For many of us, there is a sense of longing to have been there. How awesome would it have been to meet Jesus face to face? How wonderful would it have been to hear Him preach and teach? How incredible would it have been to see Him perform even just one of His miracles? We often talk about being there when history happens, which is why we are glued to the television when something exciting happens. We like to remember where we were when things happened. We want to be able to tell our grandchildren about how we were there when. Intellectually we know that the ministry of Jesus would have been much different if He came now, but that doesn’t stop us from wishing we could have been there in the midst of it all.
Two thousand years ago or so was the acceptable time for Jesus to live, serve, die and rise. Two thousand years ago was the day of salvation, at least that’s what it seems to us when we celebrate the resurrection that happened two thousand years ago. However, Paul was quoting a text from Isaiah that refers not only to the specific saving grace through Jesus, but also all God’s saving actions throughout history. Paul uses it to highlight that Christ was the ultimate fulfillment of God’s promise to save His people, but it is meant for us, too. Now is the acceptable time; today is still the day of salvation. It might seem like Jesus should have come now rather than two thousand years ago, but it was the right time.
Though we did not get to walk with Jesus, see Him or hear Him, now is also the right time. Now is the day of salvation for those who have not yet been saved. The words of Paul, and Isaiah, are still relevant to us today. How many people experienced Easter without truly understanding what it was about? They heard the story repeated again, about how Jesus died and was raised, but they still have not experienced the saving grace of those words. Now is the time to hear and believe. How can you make a difference in the life of one who needs to receive the words they’ve heard this weekend with their whole hearts, lives and spirits?
“Like as a father pitieth his children, So Jehovah pitieth them that fear him. For he knoweth our frame; He remembereth that we are dust. As for man, his days are as grass; As a flower of the field, so he flourisheth. For the wind passeth over it, and it is gone; And the place thereof shall know it no more. But the lovingkindness of Jehovah is from everlasting to everlasting upon them that fear him, And his righteousness unto children's children; To such as keep his covenant, And to those that remember his precepts to do them.” Psalm 103:13-18, ASV
I had to drive Zack back to school this week. It is a seven hour drive each way, so we left Tuesday, got him settled in Tuesday evening and I spent the night in a hotel. I left early Wednesday morning and drove home by myself. When I planned this trip, I decided that I would take the scenic route and do a little wildflower hunting with my camera. I added a few miles and a few hours to the trip, but it was lovely.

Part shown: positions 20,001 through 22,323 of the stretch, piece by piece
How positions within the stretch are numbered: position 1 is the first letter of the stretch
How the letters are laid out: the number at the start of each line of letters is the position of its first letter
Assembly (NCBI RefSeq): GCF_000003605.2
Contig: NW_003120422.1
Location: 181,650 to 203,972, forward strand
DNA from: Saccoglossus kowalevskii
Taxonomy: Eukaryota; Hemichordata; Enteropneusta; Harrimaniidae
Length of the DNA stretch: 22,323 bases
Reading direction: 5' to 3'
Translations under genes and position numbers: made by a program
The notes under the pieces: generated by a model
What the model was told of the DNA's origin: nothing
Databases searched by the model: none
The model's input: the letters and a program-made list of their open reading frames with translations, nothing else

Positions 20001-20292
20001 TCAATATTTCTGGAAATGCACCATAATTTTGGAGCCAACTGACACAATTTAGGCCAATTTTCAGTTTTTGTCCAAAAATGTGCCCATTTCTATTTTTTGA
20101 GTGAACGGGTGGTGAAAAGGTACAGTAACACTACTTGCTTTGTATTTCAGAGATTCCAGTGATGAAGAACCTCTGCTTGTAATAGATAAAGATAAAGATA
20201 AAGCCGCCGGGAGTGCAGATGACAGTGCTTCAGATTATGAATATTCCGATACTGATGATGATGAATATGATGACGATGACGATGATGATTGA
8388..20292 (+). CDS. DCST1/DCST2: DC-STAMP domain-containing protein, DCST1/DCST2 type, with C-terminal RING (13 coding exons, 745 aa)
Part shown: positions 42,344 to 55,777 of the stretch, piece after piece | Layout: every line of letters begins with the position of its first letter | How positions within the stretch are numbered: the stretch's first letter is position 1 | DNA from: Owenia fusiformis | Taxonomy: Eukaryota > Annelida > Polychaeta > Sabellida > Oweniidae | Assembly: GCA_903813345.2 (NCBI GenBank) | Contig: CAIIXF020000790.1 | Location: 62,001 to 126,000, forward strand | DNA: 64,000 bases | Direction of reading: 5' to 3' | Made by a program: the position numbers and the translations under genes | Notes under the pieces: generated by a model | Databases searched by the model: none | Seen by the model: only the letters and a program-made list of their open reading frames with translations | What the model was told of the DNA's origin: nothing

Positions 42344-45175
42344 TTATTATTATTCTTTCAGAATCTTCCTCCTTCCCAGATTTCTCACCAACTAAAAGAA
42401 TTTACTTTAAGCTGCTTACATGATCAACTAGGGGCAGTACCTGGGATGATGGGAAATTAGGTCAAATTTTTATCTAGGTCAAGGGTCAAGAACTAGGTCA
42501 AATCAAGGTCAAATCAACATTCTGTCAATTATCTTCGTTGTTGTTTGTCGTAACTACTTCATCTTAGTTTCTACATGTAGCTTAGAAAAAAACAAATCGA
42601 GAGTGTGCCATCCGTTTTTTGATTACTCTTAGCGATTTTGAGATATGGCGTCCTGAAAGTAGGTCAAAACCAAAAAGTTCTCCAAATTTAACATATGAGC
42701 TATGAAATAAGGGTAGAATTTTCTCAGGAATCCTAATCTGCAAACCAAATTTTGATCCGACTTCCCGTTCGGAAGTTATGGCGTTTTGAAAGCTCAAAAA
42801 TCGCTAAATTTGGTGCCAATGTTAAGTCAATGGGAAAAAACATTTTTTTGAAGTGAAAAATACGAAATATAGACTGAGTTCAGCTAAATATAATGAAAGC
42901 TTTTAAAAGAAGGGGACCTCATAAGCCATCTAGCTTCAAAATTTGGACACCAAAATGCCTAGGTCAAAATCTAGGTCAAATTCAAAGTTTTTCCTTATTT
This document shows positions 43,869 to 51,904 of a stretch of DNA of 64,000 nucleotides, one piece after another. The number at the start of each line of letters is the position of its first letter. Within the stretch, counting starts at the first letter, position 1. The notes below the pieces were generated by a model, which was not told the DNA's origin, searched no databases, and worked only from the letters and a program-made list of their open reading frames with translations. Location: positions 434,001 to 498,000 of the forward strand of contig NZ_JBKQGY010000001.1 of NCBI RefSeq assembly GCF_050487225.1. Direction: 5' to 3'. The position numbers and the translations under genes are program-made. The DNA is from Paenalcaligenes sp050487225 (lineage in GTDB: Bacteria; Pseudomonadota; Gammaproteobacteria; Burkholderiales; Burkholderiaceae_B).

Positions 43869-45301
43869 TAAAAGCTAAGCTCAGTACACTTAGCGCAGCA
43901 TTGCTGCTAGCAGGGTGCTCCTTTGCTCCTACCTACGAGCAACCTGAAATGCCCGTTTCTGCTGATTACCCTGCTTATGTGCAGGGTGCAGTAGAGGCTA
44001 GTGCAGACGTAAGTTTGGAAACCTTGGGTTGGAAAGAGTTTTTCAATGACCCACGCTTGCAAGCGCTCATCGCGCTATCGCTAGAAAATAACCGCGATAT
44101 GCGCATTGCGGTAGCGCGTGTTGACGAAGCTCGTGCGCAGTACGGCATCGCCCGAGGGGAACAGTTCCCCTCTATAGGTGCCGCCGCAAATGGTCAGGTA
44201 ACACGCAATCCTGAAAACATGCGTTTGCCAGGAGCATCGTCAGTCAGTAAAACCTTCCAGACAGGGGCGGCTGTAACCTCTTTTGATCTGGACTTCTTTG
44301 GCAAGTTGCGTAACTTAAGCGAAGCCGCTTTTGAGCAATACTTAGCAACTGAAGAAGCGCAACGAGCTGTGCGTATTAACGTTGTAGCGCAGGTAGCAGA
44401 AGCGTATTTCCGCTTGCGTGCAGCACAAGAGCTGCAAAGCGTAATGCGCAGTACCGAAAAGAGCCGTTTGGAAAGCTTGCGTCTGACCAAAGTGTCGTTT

I drove some of the same roads a few weeks ago when I went on a wildflower hunt. The flowers then were bright and fresh; some of the flowers were just beginning to bloom. It had recently rained, and the budding trees and the grasses were bright green with fresh growth. We haven’t had any appreciable rain in the past few weeks, so those flowers are now at the end of their season. The grass is beginning to turn golden brown and the flowers are fading. There were more types of flowers dotting the landscape compared to the last time, so more color, but the flowers are dry and brittle with brown petals and the patches of color are sparse. It was still worth my time; the pictures of fields are lovely. But it was not a good time for close-ups.
As it turned out, I happened to be driving on a route that was being used for a funeral procession for an Austin policeman who was killed in the line of duty last week. I didn’t know what was going on as I drove through one small town, but I noticed that there were hundreds of flags, both American and Texan, decorating the streets. People were gathering in front of their homes, on lawn chairs and cars were gathering in parking lots. I thought they were getting ready for a parade, but I couldn’t figure out what holiday they might be celebrating. I knew something else was happening as I continued on my way. I saw police cars and fire trucks parked at every major crossroad, and the people were gathering at the entrances to their ranches well outside town.
I was listening to an Austin radio station and they talked about the funeral procession. I realized I must be on the route. I was going the other direction, so I knew it was likely that it would pass. And it did. As soon as I saw the flashing lights of the escort, I pulled over to the side of the road. The hearse seemed so small compared to the incredible outpouring of love and support that was manifesting all along the path. I had not even heard of the man until the brief story on the radio, and I didn’t really know his story until I got home and looked it up on the Internet, but I cried. Hundreds of cars were following the hearse, lights flashing. The police cars were from many cities, including San Angelo, which is where the man served before he moved to Austin.